A recent article comments on a statement made by Chris Anderson in Wired Magazine last year that “the web is dead.” The article states, “Ten months later, events have shown that he couldn’t have been more wrong. That’s not because the Web is still alive and kicking.  To be fair, Mr. Anderson never argued that it would collapse, just that it would become irrelevant.  That hasn’t happened and it’s looking less and less likely that it will. In fact, thanks to the Web’s amazing ability to evolve, we’re soon going to see more innovation than we have in a long while. In a few short years, the web will be more mobile, interconnected, data rich and visually exciting than anything we’ve had before.”

After commenting on the developments of the cloud and the semantic web (read the full article here), the author states, “I’m always a bit reticent when I write about technical issues.  Firstly, because I’m by no means an expert, but also because it’s always hard to show how it’s relevant to everyday use.  However, in this case it boils down to one thing: Money! The world of innovation is always balancing between the need for a profit motive and the dangers of market dominance.  While Steve Jobs and Apple did us all a big service by launching the iPhone and later the iPad, their overbearing subscription policies threatened to undermine much of the innovation that they themselves had spawned.”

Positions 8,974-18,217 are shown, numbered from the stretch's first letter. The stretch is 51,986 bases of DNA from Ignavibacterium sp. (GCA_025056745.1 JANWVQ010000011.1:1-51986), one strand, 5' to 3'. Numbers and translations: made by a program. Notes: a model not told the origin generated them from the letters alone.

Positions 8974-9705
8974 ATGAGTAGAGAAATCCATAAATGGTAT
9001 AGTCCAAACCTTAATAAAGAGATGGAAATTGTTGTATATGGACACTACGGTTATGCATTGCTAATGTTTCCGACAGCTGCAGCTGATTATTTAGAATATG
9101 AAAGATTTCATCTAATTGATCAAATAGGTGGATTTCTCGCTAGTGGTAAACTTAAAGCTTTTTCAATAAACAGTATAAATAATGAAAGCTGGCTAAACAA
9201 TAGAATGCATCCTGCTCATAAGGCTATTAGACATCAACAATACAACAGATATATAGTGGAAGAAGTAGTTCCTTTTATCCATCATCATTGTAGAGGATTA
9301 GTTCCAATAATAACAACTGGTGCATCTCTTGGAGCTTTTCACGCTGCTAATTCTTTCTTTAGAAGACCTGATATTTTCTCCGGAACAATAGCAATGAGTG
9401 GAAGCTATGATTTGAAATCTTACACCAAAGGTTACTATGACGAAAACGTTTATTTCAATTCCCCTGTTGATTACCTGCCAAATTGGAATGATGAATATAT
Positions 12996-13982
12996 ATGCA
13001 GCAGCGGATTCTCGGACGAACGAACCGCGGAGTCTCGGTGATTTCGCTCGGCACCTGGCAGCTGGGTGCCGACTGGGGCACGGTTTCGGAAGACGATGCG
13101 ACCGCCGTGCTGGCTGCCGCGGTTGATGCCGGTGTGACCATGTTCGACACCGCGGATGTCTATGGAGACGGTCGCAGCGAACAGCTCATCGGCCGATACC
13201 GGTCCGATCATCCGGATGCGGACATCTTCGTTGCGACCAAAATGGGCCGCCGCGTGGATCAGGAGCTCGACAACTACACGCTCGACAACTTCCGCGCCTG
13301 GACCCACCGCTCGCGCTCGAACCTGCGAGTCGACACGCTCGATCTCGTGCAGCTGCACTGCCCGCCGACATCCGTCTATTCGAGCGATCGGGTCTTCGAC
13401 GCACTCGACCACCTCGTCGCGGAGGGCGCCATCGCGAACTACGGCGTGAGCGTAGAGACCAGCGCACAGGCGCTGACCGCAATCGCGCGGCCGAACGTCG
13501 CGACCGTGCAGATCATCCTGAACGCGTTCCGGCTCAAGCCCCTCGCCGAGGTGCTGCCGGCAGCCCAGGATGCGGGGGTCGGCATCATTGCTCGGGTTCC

He concludes, “The Web’s new standards ensure that individuals and small entrepreneurs can continue to innovate and compete with large corporations.  Moreover, the examples noted above will undoubtedly look quaint a few short years from now.  The technology is new and just coming online.  We’re just getting started. What lies before us is going to be one of the most exciting periods of innovation that we’ve seen yet:  A rich media experience on a truly open platform, ripe with new possibilities.”

Image: Courtesy Flickr/ ArcoJedi